We couldn’t demonstrate it, but we keep on saying it anyway

We, Belgians, are not a seafaring nation. Our Northern neighbors, the Dutch, have a longer track record and are much better in it. Yet we had a polar explorer in our ranks. His name was Adrien de Gerlache and he lead the expedition of 1897-1899 to the Antarctic in his ship “Belgica”. On board also volunteer first mate Roald Amundsen (Norway) and physician Frederick Cook (USA). Amundsen became much more famous for his later expeditions than De Gerlache.

In a nutshell: De Gerlache and his crew left the port of Antwerp ill prepared, got stuck in the Antarctic ice (in the at that time not charted Bellingshausen sea), desperately trying to dig out the wooden vessel, surviving a harsh winter with limited food and only after 13 months they finally succeeded to find open water (probably more despite him than because of him). Although the mission failed miserably and was incredibly close to disaster, they were celebrated as heroes when they sailed back into the harbor of Antwerp two years later.

I couldn’t help thinking about this when I heard of the adventures of the Mainstream Last First team. They couldn’t complete their mission and had to abort their adventure because of blocking sea ice ahead. Now they are celebrated as if they had proven their case. Not only at their own website, but also for example at Global News. There was a video titled: “Modern day explorers traverse the Arctic for climate change”. In fact, this was not really the case. They didn’t traversed the Arctic at all. They wanted to row a part of the Northwest Passage, but they got stuck half way their mission. And yes, they tried to row for awareness for climate change, but had to stop just because climate change was absent this year (the Arctic didn’t melt as much in summer, leaving more pack ice intact and in other places freezing it earlier).

The title “Modern day explorers traverse the Arctic for climate change” is misleading to say the least. Someone who only reads the title will have a different understanding of the case than the one that actually saw the video to the end. Those who only read the title will think that this “modern day explorers” did succeed in traversing it and that the cause (climate change) is still alive and kicking. It takes to actually look at the video to know that the message of title is NOT true.

[Reporter]
There all back home in Vancouver, after a failed attempt to become the first to navigate the Northwest Passage under human power alone. They already accomplished a lot, said Kevin in the middle, who just three years ago set the world record to fastest, unsponsored land track to the South Pole. Now he turns his attention to the other side of the planet.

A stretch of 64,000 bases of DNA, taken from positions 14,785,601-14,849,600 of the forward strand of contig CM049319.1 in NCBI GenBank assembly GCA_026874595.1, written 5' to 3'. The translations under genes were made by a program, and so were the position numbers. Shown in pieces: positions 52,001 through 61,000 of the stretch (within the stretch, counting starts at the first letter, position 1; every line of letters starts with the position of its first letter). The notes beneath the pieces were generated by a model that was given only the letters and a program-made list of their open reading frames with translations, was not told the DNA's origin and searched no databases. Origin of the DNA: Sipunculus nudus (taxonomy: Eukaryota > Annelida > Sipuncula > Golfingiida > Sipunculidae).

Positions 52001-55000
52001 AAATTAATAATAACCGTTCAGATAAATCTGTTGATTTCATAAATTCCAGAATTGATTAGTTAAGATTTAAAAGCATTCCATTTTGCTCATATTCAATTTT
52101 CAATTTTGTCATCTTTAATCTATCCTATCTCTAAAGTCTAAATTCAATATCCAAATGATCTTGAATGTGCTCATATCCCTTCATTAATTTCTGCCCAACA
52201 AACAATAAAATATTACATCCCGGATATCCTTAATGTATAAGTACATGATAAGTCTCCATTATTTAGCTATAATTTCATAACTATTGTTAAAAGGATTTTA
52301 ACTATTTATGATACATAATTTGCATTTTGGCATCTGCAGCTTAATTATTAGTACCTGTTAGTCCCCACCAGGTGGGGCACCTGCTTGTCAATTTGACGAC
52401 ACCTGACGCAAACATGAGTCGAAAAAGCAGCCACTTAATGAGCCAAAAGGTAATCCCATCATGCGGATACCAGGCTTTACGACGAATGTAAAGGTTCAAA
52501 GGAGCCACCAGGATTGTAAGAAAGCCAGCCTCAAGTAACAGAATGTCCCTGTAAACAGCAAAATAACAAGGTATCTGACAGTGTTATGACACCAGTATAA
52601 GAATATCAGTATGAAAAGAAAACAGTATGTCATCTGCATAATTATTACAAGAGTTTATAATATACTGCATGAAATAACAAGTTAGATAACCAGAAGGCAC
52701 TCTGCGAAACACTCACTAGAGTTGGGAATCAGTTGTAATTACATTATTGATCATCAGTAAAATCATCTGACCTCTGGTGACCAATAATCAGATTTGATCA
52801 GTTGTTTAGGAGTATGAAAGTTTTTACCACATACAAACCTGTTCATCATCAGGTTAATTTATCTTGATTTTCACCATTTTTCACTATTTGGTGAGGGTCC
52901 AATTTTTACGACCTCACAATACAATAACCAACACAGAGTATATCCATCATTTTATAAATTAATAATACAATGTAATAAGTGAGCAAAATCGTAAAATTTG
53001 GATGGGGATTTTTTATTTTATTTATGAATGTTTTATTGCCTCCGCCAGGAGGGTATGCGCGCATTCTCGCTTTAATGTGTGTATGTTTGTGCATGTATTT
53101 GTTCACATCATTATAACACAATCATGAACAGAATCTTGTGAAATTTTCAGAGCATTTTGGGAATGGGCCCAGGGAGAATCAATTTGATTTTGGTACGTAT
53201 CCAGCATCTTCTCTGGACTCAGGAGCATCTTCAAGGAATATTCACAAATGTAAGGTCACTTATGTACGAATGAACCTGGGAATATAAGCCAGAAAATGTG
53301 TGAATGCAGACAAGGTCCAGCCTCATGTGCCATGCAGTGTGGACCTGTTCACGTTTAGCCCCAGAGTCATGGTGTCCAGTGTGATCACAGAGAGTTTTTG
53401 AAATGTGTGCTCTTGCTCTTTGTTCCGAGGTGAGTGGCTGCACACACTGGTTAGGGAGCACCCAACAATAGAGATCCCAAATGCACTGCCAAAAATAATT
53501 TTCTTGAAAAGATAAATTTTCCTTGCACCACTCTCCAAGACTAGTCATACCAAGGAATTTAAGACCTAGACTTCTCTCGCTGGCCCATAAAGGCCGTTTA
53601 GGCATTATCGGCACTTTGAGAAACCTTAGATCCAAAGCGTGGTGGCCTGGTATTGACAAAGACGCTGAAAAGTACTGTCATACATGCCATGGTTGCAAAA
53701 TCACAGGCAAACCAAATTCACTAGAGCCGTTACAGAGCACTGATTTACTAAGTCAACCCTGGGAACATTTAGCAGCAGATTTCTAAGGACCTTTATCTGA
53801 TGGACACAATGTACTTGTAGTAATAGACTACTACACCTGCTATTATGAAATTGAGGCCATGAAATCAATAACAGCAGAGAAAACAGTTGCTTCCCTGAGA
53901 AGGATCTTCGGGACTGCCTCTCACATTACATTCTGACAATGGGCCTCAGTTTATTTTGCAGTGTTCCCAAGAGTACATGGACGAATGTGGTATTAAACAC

[Kevin Vallely, Antarctic World Record Holder]
There is far less ice in the Northwest Passage now than there has be over decades past. And we thought that by traversing it in a single season on human power we really would make a really strong statement about the changes that are happening in the Arctic.

mainstream1

They repeat their message about the crossing being a strong statement. Now they weren’t able to traverse that part of the Northwest Passage (which according to their theme should be open for non ice-breaker ships because of the melting of the ice), how strong is that statement still?

They basically blamed it on the wind. While that is perfectly plausible (if the wind is drifting them out of course they will be delays and missing the opportunity of that window where the passage is open), they forget to tell us that the passage closed much earlier than last year. From another Arctic rower we got to hear that last year the Passage closed mid-October.

mainstream2

[Reporter]
Pinned by ice or being blown of course meant delay after delay and by late August time and daylight was running out to the point where the decision had to be made. The crew had rowed almost 1,900 km where it should have been 1,500 km.

They did encounter ice and wind and had to divert it which added more kilometers. The wind blew ice into their direction. Ice that shouldn’t be there. Ice that should have melted because of climate change and result in an ice free passage suitable for crossing by a unstrengthened row boat. Can we also conclude that they were ill prepared (of very unlucky) and/or that their boat was no match against the ice? So much for the cocksure “only possible now due to the melting ice in the Arctic”-statement from when they started. They encountered already multi-year ice in Franklin Bay and pack ice in Darnley Bay. That was early in their trip.

[Denis Barnett, NW Passage Rower]
Essentially, the Arctic is as we say the Canary in the coal mine for the rest of the world. If all these changes has been magnified right up there, you know, then there must be something going on, you know?

The canary in a coal mine is a nice way to put it, but it seems a strange statement to make after the canary suddenly started to whistle even stronger than before.

If their theme was that the trip would be a really strong statement for Climate Change, then failing to do so must mean that it is not that strong statement after all. While it doesn’t stand anymore, they still make this statement as if they already traversed it and demonstrated their case.

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